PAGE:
Ralph Higgins

Ralph Higgins
color pencil sketch by Gayle Higgins

Quotes I Like

"If you do not take an interest in the affairs of your government, then you are doomed to live under the rule of fools."

– Plato

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Saturday, April 11, 2015

Huckleberry Days



     With all that is going on in the world, it's difficult to avoid negativity, so, at times, I find myself reflecting on the decade of the '50s; a time just prior to the onset of our national psychosis.  I thought I'd reflect on a few of my light-hearted memories from those great days when I was a kid.           

            I once wrote a book called, "The Huckleberry Days of the '50s" describing my personal experiences growing up in Los Gatos during the '50s.  Silicon Valley back then was a blanket of fruit trees.   Schools had to adjust their starting date based on the prune crop, because  most students worked picking apricots and prunes during the summer. 

            Blossom Hill Road, running from Los Gatos to San Jose, provided a panoramic view of blossoming fruit trees as far as the eye could see.  Those magnificent miles of orchards were the playground for young kids and a source of income for older kids.    

            The orchards and open fields served another purpose - forts.  The urge for young boys to build foxholes and forts seems to be universal.  I still remember those “fort-building” days and the competition between the ground-dwellers, who dug holes and camouflaged them, and the tree-dwellers, who had the advantage of prehensile tails for climbing.  The gopher guys usually did better, because the monkey guys didn’t have opposable thumbs and kept dropping their tools. 

            Miraculously this building urge hit all my friends at about the same time.  Our  neighborhoods were pock-marked with foxholes.  It looked like the area had been taken over by a hoard of large ground squirrels.  

            I remember my younger brother building a better fort than the one my buddy and I had built.  Tom is smart.  It takes brains to become a Captain for a major airline.  TWA honored him upon his retirement, which was rarely done. I've always been proud of him.  His mechanical skills blossomed early and I envied his fort.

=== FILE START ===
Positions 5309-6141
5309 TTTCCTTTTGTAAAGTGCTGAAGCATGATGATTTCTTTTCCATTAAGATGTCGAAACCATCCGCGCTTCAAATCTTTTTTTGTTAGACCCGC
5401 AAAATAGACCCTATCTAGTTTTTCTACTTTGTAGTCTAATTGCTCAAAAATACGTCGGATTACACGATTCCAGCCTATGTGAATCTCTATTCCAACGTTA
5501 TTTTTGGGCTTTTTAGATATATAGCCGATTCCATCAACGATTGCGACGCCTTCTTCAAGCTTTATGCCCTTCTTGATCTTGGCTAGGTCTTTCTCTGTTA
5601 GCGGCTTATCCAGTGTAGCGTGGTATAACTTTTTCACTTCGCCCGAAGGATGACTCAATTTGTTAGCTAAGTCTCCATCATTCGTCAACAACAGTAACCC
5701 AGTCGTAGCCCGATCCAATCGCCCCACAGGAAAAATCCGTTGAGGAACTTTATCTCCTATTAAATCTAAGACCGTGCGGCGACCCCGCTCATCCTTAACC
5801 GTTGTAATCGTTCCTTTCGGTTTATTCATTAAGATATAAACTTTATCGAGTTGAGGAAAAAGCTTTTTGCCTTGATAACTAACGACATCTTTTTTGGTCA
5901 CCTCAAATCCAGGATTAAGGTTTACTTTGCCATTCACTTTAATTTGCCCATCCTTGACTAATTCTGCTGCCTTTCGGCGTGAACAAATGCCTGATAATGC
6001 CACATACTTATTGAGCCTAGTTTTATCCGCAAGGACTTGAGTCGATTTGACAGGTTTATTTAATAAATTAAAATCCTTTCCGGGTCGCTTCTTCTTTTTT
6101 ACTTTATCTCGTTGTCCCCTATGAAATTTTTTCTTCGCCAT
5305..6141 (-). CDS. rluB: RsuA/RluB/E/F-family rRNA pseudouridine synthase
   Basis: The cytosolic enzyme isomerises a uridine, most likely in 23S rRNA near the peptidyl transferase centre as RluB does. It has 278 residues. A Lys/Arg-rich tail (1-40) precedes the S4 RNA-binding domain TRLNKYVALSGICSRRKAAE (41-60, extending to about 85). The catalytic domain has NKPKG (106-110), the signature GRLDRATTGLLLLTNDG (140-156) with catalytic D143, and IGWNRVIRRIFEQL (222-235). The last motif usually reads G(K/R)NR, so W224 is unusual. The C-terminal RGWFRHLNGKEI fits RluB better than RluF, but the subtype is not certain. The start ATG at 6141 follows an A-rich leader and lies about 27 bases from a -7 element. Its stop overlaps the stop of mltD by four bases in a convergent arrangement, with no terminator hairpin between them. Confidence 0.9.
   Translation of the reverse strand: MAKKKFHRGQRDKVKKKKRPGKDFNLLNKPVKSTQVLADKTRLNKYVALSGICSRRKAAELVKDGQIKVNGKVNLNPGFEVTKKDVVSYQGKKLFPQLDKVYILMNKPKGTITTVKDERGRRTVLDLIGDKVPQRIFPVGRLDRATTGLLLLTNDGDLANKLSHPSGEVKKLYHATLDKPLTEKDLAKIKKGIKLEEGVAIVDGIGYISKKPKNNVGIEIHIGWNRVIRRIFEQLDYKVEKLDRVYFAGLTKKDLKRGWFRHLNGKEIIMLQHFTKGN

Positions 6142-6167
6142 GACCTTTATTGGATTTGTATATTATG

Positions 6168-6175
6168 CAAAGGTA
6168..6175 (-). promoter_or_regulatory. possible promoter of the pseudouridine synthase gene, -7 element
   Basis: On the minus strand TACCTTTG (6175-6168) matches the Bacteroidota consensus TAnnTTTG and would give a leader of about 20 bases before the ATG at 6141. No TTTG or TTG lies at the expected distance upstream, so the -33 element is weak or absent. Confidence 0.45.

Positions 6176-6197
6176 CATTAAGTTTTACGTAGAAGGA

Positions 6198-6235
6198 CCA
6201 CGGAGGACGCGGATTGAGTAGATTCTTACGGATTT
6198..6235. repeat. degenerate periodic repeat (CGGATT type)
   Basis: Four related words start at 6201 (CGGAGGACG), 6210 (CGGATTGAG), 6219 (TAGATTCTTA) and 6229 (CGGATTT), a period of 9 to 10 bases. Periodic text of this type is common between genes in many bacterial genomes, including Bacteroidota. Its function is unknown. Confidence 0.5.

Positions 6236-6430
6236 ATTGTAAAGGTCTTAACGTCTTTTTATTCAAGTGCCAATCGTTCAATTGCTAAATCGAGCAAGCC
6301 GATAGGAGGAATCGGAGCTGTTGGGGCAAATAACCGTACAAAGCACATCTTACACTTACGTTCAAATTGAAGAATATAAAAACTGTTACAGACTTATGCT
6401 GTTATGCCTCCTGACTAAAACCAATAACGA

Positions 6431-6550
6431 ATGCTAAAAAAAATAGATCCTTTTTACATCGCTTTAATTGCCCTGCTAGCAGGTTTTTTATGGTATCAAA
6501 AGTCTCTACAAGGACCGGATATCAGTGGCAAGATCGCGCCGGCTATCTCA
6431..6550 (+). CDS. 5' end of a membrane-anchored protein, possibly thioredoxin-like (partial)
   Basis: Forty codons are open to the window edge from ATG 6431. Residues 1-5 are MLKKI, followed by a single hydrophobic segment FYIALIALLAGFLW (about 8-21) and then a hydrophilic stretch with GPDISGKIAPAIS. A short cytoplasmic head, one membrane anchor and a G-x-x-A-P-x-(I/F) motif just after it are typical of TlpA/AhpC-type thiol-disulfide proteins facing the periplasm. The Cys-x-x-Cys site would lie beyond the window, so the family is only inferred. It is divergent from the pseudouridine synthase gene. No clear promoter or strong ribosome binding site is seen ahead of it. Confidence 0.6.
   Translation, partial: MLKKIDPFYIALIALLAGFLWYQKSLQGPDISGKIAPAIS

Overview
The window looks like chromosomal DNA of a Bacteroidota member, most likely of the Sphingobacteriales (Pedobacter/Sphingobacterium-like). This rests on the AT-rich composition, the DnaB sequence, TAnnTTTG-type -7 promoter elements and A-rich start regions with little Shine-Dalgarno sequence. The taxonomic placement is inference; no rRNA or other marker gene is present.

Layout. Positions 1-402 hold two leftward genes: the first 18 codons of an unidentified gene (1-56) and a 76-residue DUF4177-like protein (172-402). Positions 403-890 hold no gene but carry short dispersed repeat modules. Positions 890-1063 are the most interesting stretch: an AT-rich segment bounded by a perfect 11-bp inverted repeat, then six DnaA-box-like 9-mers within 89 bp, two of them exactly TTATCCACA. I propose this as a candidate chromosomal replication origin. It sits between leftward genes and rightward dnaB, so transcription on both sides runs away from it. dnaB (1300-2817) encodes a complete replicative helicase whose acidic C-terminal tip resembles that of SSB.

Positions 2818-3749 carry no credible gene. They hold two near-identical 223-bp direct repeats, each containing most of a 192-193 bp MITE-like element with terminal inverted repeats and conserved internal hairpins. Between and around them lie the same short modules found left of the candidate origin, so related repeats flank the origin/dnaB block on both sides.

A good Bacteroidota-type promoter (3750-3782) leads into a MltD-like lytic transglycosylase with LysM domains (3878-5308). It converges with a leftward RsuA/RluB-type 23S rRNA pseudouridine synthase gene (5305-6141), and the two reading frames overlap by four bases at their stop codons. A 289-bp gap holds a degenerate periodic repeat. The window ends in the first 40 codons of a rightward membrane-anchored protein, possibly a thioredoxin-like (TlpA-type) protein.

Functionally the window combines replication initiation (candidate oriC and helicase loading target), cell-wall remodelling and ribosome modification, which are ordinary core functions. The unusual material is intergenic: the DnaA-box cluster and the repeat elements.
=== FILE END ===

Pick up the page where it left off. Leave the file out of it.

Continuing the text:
Tom had the additional advantage of having a girl to share his domain.  Tom didn't know the unwritten law that forts were for boys only.  Girls were not allowed in a boy's fort.  But Tom hadn't yet grasped the concept that girls weren't boys.  He thought they were soft boys with long hair who ran funny.

            But ignorance of the law is no excuse.  To express our displeasure, my buddy and I lit Tom's fort on fire while he was inside playing doctor with his girlfriend.  The poor kid tripped over his stethoscope as they both scrambled out in a cloud of smoke.  

            If we had given him a few more minutes to finish his exam, he may have resolved any question he may have had as to why we didn't let soft boys who ran funny into our forts.  Of course, that attitude changed dramatically for all of us a few short years later, but by then we had forgotten how to build a fort.

            There is a lingering rumor that my fort-building buddy used Tom's stethoscope on dates in high school combining it with the reassuring ploy, "It's okay.  I'm a doctor." 
           
            We needed wood for our forts and we weren't adverse to commandeering wood anywhere we could find it.  A local contractor had just completed a house on the next street over from ours. The word on the street was that his house came up one bedroom and half a garage short.  He ran out of lumber.  The poor guy was still studying his wood order when I tossed the last of the camouflage over my hideout.

            I have a friend who was raised in Southern California where orange orchards covered the land.  He and his buddies built the mother of all foxholes.  It was deep.  It was huge.  And it was very well camouflaged.  One sunny day my friend and his buddies were making their daily trek to their underground home when they heard the sound of a tractor.  Suddenly they saw a tractor make a turn down the very row where this huge foxhole had been dug.  It was the farmer who owned the orchard blissfully guiding his tractor into fort-building history.

            The boys took off running as the tractor approached their camouflaged foxhole.  They looked back just in time to see the tractor disappear head first into the black hole.  That was many decades in the past.  Legend has it that the tractor is now buried under a shopping mall and when it's real quiet and the moon is full, they say you can hear the ghostly sounds of a tractor engine idling where orange trees once grew.   

            That's a true story, except for the ghost tractor, and I may have embellished the thing about burning down Tom's fort.  But that was the world I grew up in and it couldn't have been better.


16 comments:

  1. Great blog, Ralph. Brings back memories of fort building and picking prunes in San Jose.